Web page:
Drugs & Devices for Migraine Prevention
Migraine headache is a disabling condition that one in six Americans experience. Although many interventions for migraine prevention have shown to be effective, decision making for patients and physicians can be complex. Most pharmacologic therapies commonly used for migraine prevention were originally developed for treatment of other medical conditions such as hypertension, epilepsy, or depression. This project assesses the efficacy, tolerability, and side effects of traditional therapies for migraine prevention alongside newer therapies to inform decisions and identify evidence gaps.
This evidence visualization and corresponding report summarize the findings from a systematic rapid review of all randomized controlled trials of drugs and devices used for migraine prevention. Overall, 203 trials are represented in three interactive evidence visualizations:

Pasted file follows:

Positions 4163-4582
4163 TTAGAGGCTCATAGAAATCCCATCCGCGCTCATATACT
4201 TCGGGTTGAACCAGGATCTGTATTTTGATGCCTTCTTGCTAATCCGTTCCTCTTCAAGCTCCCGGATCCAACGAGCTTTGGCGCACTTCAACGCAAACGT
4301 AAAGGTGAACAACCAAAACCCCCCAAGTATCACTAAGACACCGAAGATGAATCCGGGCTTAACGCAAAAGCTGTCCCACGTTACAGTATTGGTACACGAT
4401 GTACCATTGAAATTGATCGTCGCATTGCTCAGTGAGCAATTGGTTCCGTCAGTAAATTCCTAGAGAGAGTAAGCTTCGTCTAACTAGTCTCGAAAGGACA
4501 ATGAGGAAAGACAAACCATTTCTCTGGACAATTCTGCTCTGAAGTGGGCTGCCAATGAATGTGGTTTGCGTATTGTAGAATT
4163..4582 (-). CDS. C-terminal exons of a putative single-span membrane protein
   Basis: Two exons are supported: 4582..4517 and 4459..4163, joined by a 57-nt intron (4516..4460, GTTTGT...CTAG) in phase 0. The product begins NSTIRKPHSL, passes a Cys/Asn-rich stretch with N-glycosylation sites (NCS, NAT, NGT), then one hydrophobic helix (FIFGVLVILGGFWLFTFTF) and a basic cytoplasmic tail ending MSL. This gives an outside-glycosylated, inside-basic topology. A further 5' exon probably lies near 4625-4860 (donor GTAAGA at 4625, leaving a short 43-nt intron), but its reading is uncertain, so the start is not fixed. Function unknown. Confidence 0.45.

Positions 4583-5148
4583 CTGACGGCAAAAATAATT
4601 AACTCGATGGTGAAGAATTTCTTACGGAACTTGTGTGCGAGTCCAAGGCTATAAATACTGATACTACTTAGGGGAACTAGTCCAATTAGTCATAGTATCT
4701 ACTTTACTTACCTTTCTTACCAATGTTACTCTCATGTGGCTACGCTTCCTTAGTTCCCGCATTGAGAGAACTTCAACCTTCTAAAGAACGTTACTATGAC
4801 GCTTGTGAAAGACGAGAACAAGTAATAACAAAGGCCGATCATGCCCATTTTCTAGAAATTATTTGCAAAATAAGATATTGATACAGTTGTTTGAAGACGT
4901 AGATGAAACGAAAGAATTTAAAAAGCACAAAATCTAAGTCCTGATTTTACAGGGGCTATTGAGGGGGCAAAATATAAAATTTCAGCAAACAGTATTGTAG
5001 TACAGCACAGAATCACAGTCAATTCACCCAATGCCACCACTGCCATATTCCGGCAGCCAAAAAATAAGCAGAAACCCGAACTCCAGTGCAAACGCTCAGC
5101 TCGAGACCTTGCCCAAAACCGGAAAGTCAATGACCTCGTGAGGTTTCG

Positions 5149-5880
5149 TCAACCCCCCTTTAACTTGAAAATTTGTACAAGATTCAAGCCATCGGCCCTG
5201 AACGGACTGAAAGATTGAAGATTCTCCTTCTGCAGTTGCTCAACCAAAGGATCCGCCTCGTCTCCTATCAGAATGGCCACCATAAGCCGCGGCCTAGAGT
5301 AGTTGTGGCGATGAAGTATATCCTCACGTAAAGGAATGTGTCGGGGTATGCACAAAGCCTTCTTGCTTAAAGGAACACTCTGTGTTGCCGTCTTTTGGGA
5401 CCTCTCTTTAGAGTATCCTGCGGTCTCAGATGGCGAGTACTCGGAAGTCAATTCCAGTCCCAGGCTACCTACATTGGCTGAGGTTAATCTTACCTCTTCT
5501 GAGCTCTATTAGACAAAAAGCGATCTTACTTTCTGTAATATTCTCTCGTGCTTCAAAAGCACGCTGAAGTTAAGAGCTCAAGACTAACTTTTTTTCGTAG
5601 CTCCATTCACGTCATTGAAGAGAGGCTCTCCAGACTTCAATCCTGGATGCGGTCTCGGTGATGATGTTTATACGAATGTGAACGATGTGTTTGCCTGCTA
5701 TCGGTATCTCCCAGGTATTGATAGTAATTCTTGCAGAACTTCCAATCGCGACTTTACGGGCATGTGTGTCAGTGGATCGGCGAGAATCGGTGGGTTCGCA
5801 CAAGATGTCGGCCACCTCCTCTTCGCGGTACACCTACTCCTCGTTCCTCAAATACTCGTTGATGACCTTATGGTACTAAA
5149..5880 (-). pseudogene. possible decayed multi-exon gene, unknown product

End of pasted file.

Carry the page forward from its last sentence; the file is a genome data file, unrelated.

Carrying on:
- Map 1: Assesses effectiveness of 15 drugs and 2 devices for migraine reduction, tolerability, and reported harms from 78 placebo or sham-controlled trials.
- Map 2: Visualizes existing studies of placebo or sham-controlled randomized clinical trials drugs and devices for migraine prevention.
- Map 3: Visualizes existing studies of head-to-head comparative randomized clinical trials on drugs and devices for migraine prevention.
Methodology (Summary Report)
View the summary report for this evidence visualization.
Tsou A, Rouse B, Bloschichak a, et al. Drugs and Devices for Migraine Prevention: Interactive Evidence Maps. Patient-Centered Outcomes Research Institute; February 2021. Prepared by ECRI under Contract No. IDIQ-TO#12-ECRI-SCI-EVIDENCEMAP-2019-07-15.
View more details about the project here.
Visualizing the Benefits and Harms of Drugs and Devices for Migraine Prevention
Migraine headache affects one in six Americans. For some people who live with them, migraines are a disabling condition. We’ve developed an evidence map, visualization, and report to help patients and healthcare professionals understand the results of studies on the many treatments available.
Please take a brief, anonymous survey about your experience with this evidence map and visualization.
Your feedback will help PCORI staff improve our online tools.
Questions or comments about this evidence map and visualization? Contact the PCORI Research Synthesis team
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